After devoting several years delving deeply into the military career of Ambrose Bierce, famed American satirist and short story writer, I am always interested in finding new first hand accounts of campaigns and battles he fought in.
In the Autumn of 1864, Bierce was a staff officer with the Army of the Cumberland, fulfilling the role as Topographical Engineer with a division of the IV Corps. He was, as happened many times during the war, an eyewitness to bitter and bloody fighting.
It was therefore with some interest when I came across a short book by another “engineer” who, like Bierce, was with Schofield’s little army on the road to Franklin and Nashville.
While Ambrose Bierce was with Wood’s division in the IV Corps of the Army of the Cumberland, Levi T. Scofield (no relation to the general) was on the staff of General Cox’s division, with the XXIII Corps. Both corps were part of General Schofield’s force on the “retreat” (actually a holding action, ordered by Thomas) from Pulaski, Tennessee all the way back to Nashville.
While technically part of Thomas’ Army of the Cumberland for this campaign, Schofield, in his official report on the campaign pointedly lists his XXXIII Corps as part of the Army of the Tennessee. Although not given an official designation, Schofield’s little army was de facto the reconstituted Army of the Ohio, which had fought during the Atlanta Campaign that summer. Levi Scofield, as a nod to that unofficial fact, put the Army of the Ohio logo on the cover of his little book.
Both General Schofield, commanding the Union troops during the march north, and General Hood, in charge of the Rebel forces, have both generally received criticism from historians over the years and for similar reasons. Before being appointed commander of the Army of Tennessee, Hood has been accused of going behind his superior, General Joe Johnston, and criticizing him to superiors in Richmond– with a view to getting himself appointed in Johnston’s stead. Schofield has been accused of much the same thing with regard to General Thomas to Washington. To what degree either Hood or Schofield were guilty of these accusations I will defer to others, save to note that recently historian Stephen Hood has argued vehemently in Hood’s defense and done much to rehabilitate “the Gallant Hood.” No one has yet argued similarly on behalf of Schofield.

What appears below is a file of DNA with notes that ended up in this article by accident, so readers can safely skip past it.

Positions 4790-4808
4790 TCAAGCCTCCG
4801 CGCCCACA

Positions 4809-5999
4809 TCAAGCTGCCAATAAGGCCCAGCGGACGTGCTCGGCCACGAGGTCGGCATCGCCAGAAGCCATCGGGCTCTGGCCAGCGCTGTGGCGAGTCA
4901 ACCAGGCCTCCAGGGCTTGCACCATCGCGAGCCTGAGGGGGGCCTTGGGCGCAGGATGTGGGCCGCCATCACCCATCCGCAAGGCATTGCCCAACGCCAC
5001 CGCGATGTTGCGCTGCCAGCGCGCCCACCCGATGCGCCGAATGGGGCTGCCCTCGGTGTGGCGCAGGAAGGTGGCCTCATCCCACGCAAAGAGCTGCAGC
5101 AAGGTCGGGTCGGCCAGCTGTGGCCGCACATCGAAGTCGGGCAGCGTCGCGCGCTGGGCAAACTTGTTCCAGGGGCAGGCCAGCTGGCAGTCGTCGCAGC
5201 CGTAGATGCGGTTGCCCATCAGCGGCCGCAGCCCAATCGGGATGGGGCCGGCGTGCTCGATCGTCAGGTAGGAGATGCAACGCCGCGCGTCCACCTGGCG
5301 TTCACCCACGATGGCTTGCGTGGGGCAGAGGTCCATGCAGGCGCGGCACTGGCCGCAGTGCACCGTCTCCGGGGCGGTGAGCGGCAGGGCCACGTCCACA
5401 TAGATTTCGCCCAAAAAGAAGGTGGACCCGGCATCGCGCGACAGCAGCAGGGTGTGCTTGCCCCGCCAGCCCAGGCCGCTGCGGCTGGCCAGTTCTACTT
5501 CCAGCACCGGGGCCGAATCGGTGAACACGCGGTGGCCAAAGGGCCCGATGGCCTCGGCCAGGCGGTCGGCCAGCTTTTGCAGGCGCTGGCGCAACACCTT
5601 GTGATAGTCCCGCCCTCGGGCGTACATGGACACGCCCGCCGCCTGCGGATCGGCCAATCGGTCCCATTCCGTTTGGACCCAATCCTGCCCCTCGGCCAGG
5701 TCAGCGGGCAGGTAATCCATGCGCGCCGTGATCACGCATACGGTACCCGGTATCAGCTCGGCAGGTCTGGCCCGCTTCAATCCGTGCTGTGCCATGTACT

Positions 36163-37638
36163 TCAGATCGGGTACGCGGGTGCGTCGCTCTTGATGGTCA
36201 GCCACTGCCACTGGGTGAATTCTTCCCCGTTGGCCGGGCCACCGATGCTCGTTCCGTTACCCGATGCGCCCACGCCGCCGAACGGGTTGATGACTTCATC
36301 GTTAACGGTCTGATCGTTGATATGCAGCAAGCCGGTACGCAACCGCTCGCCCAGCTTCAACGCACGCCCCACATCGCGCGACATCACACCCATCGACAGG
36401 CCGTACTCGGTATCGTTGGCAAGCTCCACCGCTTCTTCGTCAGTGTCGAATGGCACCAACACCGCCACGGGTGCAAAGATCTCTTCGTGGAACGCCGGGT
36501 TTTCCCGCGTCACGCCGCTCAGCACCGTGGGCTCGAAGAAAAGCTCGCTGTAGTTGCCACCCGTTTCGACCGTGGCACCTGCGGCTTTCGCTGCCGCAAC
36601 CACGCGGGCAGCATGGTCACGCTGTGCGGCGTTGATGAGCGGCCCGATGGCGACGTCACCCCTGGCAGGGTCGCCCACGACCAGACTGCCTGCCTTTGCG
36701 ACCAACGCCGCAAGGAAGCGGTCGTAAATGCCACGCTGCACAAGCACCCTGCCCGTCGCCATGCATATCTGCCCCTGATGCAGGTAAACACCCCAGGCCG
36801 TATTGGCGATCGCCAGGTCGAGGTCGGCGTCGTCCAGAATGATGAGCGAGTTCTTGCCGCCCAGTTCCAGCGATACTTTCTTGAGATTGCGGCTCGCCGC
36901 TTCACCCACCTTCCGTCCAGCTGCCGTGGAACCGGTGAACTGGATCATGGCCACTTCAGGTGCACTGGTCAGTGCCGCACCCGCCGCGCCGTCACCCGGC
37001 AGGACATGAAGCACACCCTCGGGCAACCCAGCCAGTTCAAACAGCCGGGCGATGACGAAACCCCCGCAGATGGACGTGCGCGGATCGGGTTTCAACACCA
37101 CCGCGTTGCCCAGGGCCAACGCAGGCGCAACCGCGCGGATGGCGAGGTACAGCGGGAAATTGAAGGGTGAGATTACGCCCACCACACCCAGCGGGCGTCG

One thing is clear, however; both general’s actions during this campaign have been underappreciated. To be more precise, one could argue that what previous historians have viewed as Hood’s failures as a general are better understood as Schofield’s skills as a field commander. Hood should have won at Springhill and captured Schofield’s army; likewise, because of a fatal blunder on the part of one of Schofield’s subordinates, Hood came very close to triumphing at the very start of the Battle of Franklin. Luck and Brigadier Opdycke prevented an unqualified Confederate success there.—but it was a very close thing nonetheless. The fact of the matter is that General Hood’s army came closer to success at Franklin than General Lee’s did at Gettysburg—and were more exposed to enemy fire for a longer duration during the charge.
For those unfamiliar with the role of topographical engineers during the Civil War, perhaps I should clarify their position in the War. Officially they were surveyors and map-makers, which today would be classed as a rear echelon staff position—hardly the stuff of daring-do and danger. During the Late Unpleasantness, however, their duties and responsibilities were far different. From the very start of the war, the lack of accurate maps of the South bedeviled Union commanders. During Ambrose Bierce’s tour of duty in western Virginia (today West Virginia), the lack of maps and bad guides cost the Federals several lost opportunities. They would have fared far worse save that the Confederates were as green and as ignorant as they. Over the course of the next several campaigns in the Western Theater, however, Union commanders sought to rectify this deficiency and this is where the role of the topographical engineers came in.